Snyder responded bluntly to the sanitized description of ODOC’s execution. “As a witness to the execution who was in the room, I will say this: Repeated convulsions and profuse vomiting for almost 15 minutes does not appear to be ‘uncomplicated'” he tweeted.

Lawyers and law reformers have called on Oklahoma to suspend the six remaining scheduled executions. Deputy Federal Advocate Dale Baich, who is one of the attorneys representing state death row inmates in their constitutional challenge to Oklahoma’s execution protocol, said: “[b]According to the eyewitness report to the execution, for the third time in a row, Oklahoma’s execution protocol did not work as it was designed.

“This is why the Tenth Circuit suspended John Grant’s execution and why the United States Supreme Court should not have lifted the suspension. There should be no more executions in Oklahoma until we leave [to] trial in February to resolve the state’s lethal injection protocol issue, ”Baich said.

Oklahoma City University law professor Maria Kolar, who served on the bipartisan Oklahoma death penalty review board that recommended state death penalty reforms, told NBC News that the state’s rush to carry out executions ahead of the February 2022 trial over the constitutionality of its method of execution was a reminder of the state of mind that led to Lockett’s botched execution.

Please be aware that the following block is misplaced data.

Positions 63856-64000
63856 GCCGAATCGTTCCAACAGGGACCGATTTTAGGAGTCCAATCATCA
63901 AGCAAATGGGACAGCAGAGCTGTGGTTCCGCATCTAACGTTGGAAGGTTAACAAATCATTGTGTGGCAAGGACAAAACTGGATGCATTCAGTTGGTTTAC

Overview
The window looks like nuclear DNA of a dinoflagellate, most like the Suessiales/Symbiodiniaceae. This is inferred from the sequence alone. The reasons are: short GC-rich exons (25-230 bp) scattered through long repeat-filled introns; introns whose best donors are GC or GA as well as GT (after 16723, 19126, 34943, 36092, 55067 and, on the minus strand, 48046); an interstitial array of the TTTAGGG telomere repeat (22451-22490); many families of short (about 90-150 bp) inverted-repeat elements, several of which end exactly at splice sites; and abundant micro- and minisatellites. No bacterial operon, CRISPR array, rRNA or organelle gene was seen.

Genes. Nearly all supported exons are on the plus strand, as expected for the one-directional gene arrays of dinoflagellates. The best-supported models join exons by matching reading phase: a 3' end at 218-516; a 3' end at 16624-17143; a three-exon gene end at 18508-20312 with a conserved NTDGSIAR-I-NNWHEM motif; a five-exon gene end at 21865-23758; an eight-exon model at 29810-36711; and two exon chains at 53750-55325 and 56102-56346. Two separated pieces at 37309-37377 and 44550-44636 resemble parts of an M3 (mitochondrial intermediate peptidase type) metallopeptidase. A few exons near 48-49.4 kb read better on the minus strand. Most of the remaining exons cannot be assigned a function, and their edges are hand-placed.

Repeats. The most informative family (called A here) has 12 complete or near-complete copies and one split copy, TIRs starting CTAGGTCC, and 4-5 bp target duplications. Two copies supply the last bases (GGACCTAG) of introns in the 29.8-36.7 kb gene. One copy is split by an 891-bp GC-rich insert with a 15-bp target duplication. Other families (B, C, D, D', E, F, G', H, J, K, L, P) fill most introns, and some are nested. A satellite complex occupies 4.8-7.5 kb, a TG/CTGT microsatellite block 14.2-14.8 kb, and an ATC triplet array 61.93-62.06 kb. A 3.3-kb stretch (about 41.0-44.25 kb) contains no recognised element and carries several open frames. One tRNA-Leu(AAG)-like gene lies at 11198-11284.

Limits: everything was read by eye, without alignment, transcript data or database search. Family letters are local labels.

“This time reminds me of the last time,” Kolar said. “[T]The attitude of “You can’t stop us, we are moving forward. Even if they don’t have to wait, the state should wait and respect the process.

Oklahoma had not attempted an execution since September 30, 2015, when then governor Mary Fallin called off Richard Glossip’s execution at the last minute after being informed that ODOC had received the wrong medication, potassium acetate, instead of the required potassium chloride. as the third drug in the state’s lethal injection protocol.

It was later revealed that the state had known for months that it had obtained and used the same unauthorized drug to execute Charles Warner in January 2015. Media witnesses reported that Warner said during his execution: “ It sounds like acid ”and“ My body is on fire.

Oklahoma also botched the execution of Clayton Lockett in April 2014, failing for 51 minutes to establish an intravenous line of execution, then misplacing the line in Lockett’s groin, injecting the drugs into the surrounding subcutaneous tissue. . With Lockett writhing on the stretcher in a pool of blood, the execution was called off but 43 minutes after the first drug administration, he died.

“We continue to have issues with executions here,” Death Penalty Action director Abraham Bonowitz said after Grant’s execution. “The idea that Oklahoma can’t do it right, you know, should be a wake-up call.”